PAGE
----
Using pointer-events with Media Queries

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We all know that there are a number of ways we can modify layout based on CSS media queries -- hell, we can even animate properties between media queries. One bit of outside the box thinking with media queries is deals with pointer-events. Using the pointer-events property, we can also enable and disable some functionality with CSS based on media query state!

The scenario is one that's present in the current implementation of the MDN redesign. On the left you see article content, on the right you see a table of contents:

MDN Redesign Desktop

When pushed into the tablet media query, the table of contents should move above the content:

MDN Redesign Tablet

When on desktop, the table of contents should not be toggleable when the title is clicked. On tablet or other mobile device, however, the table of contents should toggle (slide up) when clicked to free up critical space, so as to avoid (possibly) loads of scrolling. I didn't want to use JavaScript to enable/disable the toggler, because...well...that would be inefficient. Instead I paired the pointer-events property with the tablet media query:

/* disable by default */
#toc .heading {
	pointer-events: none;
}
#toc i {
	display: none;
}

/* enable for tablet! */
@media only screen and (max-width: 760px) {
	#toc .heading {
		pointer-events: auto;
	}
	#toc i {
		display: block;
	}	
}

I absolutely adore pointer-events because it even prevents click events from firing, thus the JavaScript I use to trigger the slide up/down doesn't occur. While I wouldn't say what I've done is overly clever, I would like to say that you should think about modifying more than just layout within different media queries. Oh, and also, pointer-events is awesome!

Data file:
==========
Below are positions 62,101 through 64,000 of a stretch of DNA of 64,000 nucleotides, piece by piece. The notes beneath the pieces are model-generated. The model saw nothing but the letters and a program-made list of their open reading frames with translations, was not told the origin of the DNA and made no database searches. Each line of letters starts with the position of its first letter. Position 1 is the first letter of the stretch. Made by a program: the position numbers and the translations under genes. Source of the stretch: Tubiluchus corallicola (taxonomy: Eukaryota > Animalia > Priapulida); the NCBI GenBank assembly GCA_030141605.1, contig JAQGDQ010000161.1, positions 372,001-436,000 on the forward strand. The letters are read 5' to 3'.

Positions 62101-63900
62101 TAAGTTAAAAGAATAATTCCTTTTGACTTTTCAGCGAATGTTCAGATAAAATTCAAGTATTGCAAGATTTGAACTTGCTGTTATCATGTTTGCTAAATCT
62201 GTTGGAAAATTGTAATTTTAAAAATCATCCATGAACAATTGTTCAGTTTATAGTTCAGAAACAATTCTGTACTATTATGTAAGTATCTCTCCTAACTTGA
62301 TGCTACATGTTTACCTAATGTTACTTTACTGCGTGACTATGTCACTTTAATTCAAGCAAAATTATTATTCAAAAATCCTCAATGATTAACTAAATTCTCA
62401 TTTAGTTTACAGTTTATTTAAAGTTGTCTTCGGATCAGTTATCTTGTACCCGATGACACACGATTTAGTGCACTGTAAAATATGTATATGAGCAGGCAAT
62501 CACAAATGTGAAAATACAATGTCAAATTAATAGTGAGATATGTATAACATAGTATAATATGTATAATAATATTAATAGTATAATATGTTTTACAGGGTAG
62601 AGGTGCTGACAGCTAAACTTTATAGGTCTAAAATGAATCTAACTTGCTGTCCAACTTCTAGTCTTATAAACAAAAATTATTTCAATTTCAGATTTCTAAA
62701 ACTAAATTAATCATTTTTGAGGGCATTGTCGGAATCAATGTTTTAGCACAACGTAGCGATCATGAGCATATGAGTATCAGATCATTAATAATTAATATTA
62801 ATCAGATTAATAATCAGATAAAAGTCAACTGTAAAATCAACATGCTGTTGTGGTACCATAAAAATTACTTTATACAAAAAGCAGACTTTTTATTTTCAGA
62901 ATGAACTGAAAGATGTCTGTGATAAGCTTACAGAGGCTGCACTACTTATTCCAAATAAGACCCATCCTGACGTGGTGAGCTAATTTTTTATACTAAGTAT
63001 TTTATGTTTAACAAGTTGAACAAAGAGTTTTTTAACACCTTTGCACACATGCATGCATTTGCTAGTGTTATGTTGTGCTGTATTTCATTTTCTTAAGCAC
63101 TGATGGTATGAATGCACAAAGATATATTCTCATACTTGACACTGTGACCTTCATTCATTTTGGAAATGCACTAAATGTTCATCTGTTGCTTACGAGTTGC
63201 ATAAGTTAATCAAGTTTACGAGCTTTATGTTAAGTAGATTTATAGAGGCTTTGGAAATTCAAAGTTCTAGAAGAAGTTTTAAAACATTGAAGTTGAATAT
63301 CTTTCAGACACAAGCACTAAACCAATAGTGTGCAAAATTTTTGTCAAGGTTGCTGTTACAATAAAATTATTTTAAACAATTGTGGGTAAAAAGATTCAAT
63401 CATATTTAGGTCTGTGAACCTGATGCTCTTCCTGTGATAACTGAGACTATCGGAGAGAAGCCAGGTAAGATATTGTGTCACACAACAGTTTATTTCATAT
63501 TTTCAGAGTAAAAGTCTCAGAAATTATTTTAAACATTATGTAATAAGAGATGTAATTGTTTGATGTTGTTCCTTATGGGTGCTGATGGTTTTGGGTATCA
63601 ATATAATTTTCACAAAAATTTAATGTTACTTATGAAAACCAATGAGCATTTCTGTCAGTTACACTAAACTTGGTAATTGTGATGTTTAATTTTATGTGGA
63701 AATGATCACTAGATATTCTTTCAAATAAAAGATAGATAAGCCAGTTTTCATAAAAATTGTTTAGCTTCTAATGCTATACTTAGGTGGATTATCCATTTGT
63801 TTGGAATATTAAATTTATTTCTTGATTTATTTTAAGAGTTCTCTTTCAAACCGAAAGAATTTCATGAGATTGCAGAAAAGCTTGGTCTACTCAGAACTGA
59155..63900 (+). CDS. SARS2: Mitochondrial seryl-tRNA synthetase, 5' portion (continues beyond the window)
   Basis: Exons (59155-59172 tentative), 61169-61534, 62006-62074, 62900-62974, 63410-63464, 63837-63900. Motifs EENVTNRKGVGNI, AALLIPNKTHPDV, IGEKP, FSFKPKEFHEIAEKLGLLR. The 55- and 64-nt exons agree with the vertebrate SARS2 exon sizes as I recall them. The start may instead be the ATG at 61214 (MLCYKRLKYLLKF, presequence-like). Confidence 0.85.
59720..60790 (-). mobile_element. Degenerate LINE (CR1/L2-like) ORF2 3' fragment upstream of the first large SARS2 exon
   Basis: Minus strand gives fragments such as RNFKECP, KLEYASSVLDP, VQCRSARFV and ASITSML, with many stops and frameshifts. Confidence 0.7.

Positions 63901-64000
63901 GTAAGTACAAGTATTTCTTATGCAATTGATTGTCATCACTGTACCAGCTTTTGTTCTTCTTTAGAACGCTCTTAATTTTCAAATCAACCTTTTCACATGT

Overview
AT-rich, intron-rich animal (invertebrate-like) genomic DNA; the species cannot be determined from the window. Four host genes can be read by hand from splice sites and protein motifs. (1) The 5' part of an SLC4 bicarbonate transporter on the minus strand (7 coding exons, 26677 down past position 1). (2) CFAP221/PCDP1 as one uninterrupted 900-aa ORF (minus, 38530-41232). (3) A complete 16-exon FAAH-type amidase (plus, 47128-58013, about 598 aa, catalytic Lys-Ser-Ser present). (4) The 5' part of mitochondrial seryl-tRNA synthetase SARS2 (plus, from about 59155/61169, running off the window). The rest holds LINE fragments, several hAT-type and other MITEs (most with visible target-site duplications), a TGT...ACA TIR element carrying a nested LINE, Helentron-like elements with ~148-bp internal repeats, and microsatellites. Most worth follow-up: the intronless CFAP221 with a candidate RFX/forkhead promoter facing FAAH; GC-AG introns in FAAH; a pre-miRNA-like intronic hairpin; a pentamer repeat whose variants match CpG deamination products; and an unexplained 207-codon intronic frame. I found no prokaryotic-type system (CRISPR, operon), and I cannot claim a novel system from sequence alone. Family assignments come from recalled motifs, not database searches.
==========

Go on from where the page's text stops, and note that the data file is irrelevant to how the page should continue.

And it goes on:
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Discussion

  1. I like the theory in this! ,
    but I can’t see myself being able to be so gung-ho about IE11+ CSS properties in
    my professional life, haha… but it did spark a thought for me… a way of doing
    this kind of thing without writing “if/else” into every event…

    (function(){
    
      var tablet = 800, $win = $(window);
    
      $win.on("resize.binds", function() {
        if( $win.width() > tablet ) { responsiveUnbinds(); } else { responsiveBinds(); }
      });
    
      function responsiveUnbinds() {
        $('.el').off(".responsive");
      }
    
      function responsiveBinds() { 
        $('.el').on("click.responsive", function() { /* ... */ });
        // loads of fun events that should only work on > tablet
      }
    
      $win.trigger("resize.binds");
    
    })();
    
    

    I’m sure you could optimize that even more! but it should avoid all the hassle
    of events firing and then logic’ing

  2. Seems to me like you’re using CSS for functionality instead of style. Of course this has been growing more and more (transitions and animation), but something like this seems shouldn’t be that hard to do without it. Interesting usage though.

  3. SachaMPS

    Haha, i found pointer events also interesting until i figured out IE9 doesnt support it. And in real live you still have to support this browser unfortunately. It’s already hard to explain even some bigger companies that IE8 times should really be finally over now. And I also think twice before i try to implement stuff like this via javascript…

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